Source: Focus with Farber Series, Barry Farber, author, Issue: Focus with Farber on Adversity.


TONY Wainright is a successful advertising director, director of six public companies, writer of books, movies, and plays, and a consultant to Fortune 500 companies across the United States.

One of his secrets to success is that he doesn't see rejection as failure or adversity. Once, there was a company he wanted for an advertising account. The first time he went to see them, he was told the timing was wrong. Wainright pursued this company for six years. He thought about giving up, but he kept going. Then one day, in the sixth year, the company told him,

"We're starting a new division. How would you like the account?" He walked out of their offices that day with $30 million worth of their business. Wainright's confidence, and his belief in persistence, told him to keep trying.

"The analogy I would use is if you stand by a door, the odds are at some juncture the door will open. If you walk away saying, 'Gee, the door is closed and I can't get in,' you'll never get inside. I'm willing to stand by the door."

Wainright wasn't always so confident or so successful. When he was 29-years old, three hardships struck him at once. First, he became ill and required major surgery. Then he lost his job. And most seriously, his second daughter was born with spina bifida and died within a year.

"I got down on my knees and I remember thinking, 'There are two ways to go,' " says Wainright. "I'm either going to pull myself together or I'm not. I did."

The good news is that from adversity two things happened.

First, I worked harder than ever before and became successful. Second, I never forgot what happened to me. From that moment on, I dedicated part of my life to helping other people, doing things I never would have thought of had I not gone through adversity myself.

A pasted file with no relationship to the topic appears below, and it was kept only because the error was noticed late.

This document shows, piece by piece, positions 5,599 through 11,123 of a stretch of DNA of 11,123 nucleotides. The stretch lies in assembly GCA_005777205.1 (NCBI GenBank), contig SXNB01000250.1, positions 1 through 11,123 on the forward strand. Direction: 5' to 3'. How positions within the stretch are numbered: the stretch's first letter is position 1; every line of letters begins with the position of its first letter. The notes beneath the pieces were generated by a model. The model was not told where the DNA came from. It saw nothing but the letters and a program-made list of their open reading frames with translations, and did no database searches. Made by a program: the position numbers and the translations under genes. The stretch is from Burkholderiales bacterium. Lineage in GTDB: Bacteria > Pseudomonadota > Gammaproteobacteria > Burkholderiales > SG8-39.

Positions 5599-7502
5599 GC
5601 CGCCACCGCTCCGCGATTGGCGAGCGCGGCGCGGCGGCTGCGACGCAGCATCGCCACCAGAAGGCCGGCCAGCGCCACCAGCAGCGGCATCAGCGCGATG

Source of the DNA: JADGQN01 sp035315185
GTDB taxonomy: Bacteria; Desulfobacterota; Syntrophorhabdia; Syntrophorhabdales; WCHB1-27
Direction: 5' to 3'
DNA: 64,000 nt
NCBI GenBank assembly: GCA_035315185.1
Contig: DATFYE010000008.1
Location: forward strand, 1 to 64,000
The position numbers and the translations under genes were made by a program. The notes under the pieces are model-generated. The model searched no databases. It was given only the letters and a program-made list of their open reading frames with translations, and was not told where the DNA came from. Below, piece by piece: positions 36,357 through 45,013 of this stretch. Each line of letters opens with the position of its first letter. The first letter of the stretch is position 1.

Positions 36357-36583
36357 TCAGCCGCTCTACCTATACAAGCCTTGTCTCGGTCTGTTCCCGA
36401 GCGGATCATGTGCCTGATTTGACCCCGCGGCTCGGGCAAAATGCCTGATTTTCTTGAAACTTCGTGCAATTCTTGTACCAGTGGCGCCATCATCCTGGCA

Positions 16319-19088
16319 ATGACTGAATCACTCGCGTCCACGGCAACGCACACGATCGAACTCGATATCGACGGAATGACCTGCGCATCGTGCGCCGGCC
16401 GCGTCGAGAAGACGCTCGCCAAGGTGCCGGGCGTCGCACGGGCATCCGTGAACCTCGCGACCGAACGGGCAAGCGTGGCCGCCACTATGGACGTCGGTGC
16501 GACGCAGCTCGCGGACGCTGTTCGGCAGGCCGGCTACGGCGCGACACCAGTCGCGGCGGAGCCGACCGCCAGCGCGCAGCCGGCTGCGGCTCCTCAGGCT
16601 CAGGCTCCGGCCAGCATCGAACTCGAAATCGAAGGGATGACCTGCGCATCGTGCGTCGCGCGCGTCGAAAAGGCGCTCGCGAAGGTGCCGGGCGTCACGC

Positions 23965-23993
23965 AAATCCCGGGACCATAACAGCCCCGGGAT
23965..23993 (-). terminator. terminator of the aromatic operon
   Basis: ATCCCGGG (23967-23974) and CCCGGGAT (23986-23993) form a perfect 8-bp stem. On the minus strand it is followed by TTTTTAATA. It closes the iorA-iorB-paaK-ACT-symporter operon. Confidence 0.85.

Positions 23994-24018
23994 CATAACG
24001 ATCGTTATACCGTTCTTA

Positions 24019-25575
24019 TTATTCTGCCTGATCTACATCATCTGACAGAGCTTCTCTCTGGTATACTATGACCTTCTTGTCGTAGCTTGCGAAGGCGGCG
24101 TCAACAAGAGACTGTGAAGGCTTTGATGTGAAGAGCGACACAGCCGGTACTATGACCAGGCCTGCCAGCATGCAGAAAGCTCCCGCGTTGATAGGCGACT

"For me, there are three things that helped me get through adversity. One is prayer. Another is the absolute belief that tomorrow will be better than today. And third, though it may sound like a cliché, is that I don't take things personally. Instead, I figure out a way to overcome it."

That's the best advice I can give. Don't dwell on things. And don't feel sorry for yourself when something happens. It happens to everyone, and it happens more than once. The ultimate winners are the ones who never give up.



1. Write down the most important thing you are trying to accomplish, followed by the small steps you can take to get it done. This will help you concentrate and focus.
2. Always finish your commitments. Never stop on the 1-yard line. Tough times never last, tough people do. Stop now and you will never find that inner strength you have.
3. Create a vision of your goal. Post it where you can see it every day. Focus all your energy on what you're trying to accomplish and what you need to get through each task.
4. Do more than you're expected to do on a project or in your job. Increase your service to others, and that action will often turn around some of the adversity and difficulties that you're going through.
5. Think about the benefits of this adversity, knowing what will be accomplished at the end. How does it benefit you? How does it benefit the people you're serving?
6. Look for the lessons adversity is teaching. The highest achievers in the world understand that failure is the most valuable teacher they can have.
7. Apply the lessons you learn to every part of your life. Failure in one part of your life might teach you lessons about how to deal with other parts, e.g., setbacks in your business may tell you to take your life in a whole new direction or may teach you that you need to improve the way you relate to people.
8. Live in the present. Put stickers around the house that say, "What am I thinking about now?" Are you living in today or worrying about tomorrow? Worry is a negative activity that diminishes strength, confidence, and energy. Conquer something today, and you don't have to worry about it tomorrow.
9. Live by Albert Einstein's three rules of work: (1) Out of clutter, find simplicity. (2) From discord, find harmony. (3) In the middle of difficulty, find opportunity. Most people are so busy knocking opportunity that they don't hear opportunity knocking.
10. Put the last nine tips to use before adversity strikes, when times are good, when your confidence is high. Remember, success breeds success.
"The good things which belong to prosperity are to be wished, but the good things that belong to adversity are to be admired." Seneca


Source: Focus with Farber Series, Barry Farber, author, Issue: Focus with Farber on Adversity.

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